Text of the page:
EPA must do more to ensure Americans have access to fuels they want and can safely use in their vehicles until Congress can repeal the outdated Renewable Fuel Standard (RFS) program outright, API President and CEO Jack Gerard told reporters in a conference call Friday following EPA’s proposal for the 2014, 2015, and 2016 RFS mandates.
“Consumers’ interest should come ahead of ethanol interests,” said Gerard. “EPA assumes growing demand for high-ethanol fuel blends that are not compatible with most cars on the road today, potentially putting American consumers, their vehicles and our economy at risk.”
Higher ethanol blends can damage engines and fuel systems – potentially leaving drivers stranded, according to extensive testing by the auto and oil industries (here and here). The Congressional Budget Office found that consumers could see rising fuel prices unless EPA acts to lower mandates. API is asking EPA to set the final ethanol mandate to no more than 9.7 percent of gasoline demand to help avoid the 10 percent ethanol blend wall and meet strong consumer demand for ethanol-free gasoline.
“Perhaps the most confusing aspect of today’s announcement is that the administration is pushing more corn ethanol at the same time they pursue a climate agenda to lower greenhouse gas emissions,” said Gerard. “The Environmental Working Group released a report showing EPA could lower U.S. greenhouse gas emissions by millions of metric tons each year if they reduce or eliminate the corn ethanol mandate.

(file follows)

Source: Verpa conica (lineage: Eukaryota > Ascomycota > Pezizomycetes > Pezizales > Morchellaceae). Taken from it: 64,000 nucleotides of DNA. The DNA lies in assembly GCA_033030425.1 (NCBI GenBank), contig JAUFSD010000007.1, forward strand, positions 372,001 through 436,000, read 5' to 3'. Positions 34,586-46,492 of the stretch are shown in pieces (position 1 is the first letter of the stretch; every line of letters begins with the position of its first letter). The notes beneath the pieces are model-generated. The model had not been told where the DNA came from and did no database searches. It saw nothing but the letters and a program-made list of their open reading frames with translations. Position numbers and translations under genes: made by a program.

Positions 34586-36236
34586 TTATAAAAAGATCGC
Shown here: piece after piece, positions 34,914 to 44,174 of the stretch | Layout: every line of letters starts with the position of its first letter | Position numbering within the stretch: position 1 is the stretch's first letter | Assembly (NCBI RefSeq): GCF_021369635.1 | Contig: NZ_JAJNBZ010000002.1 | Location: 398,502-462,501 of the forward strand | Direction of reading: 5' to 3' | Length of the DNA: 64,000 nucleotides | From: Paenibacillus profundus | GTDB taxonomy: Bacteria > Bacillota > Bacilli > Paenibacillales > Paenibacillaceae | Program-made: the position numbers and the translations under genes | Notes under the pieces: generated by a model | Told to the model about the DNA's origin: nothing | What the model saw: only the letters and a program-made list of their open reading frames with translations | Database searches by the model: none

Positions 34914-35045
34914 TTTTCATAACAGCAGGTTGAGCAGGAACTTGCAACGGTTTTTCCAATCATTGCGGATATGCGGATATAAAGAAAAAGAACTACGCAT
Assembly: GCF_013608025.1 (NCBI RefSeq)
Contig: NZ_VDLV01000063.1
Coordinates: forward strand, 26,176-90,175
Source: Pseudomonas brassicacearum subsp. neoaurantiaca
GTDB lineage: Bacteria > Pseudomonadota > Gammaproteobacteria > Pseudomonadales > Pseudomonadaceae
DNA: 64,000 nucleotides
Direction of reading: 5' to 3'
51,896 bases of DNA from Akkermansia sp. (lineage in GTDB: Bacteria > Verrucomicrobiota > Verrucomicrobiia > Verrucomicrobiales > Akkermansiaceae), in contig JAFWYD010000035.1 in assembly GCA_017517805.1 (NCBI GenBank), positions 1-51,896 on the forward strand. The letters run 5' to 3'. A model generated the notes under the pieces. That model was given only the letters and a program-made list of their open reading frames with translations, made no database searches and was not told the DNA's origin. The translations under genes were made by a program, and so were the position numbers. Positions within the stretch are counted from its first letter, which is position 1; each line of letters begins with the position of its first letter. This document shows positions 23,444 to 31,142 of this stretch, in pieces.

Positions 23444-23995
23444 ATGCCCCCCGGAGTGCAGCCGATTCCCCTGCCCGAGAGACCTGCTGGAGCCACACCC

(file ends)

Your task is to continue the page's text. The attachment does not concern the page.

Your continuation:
“Today’s announcement makes abundantly clear that the only solution is for Congress to repeal or significantly reform the RFS. Members on both sides of the aisle agree this program is a failure, and we are stepping up our call for Congress to act.”
API is the only national trade association representing all facets of the oil and natural gas industry, which supports 9.8 million U.S. jobs and 8 percent of the U.S. economy. API’s more than 625 members include large integrated companies, as well as exploration and production, refining, marketing, pipeline, and marine businesses, and service and supply firms. They provide most of the nation’s energy and are backed by a growing grassroots movement of more than 25 million Americans.
SOURCE American Petroleum Institute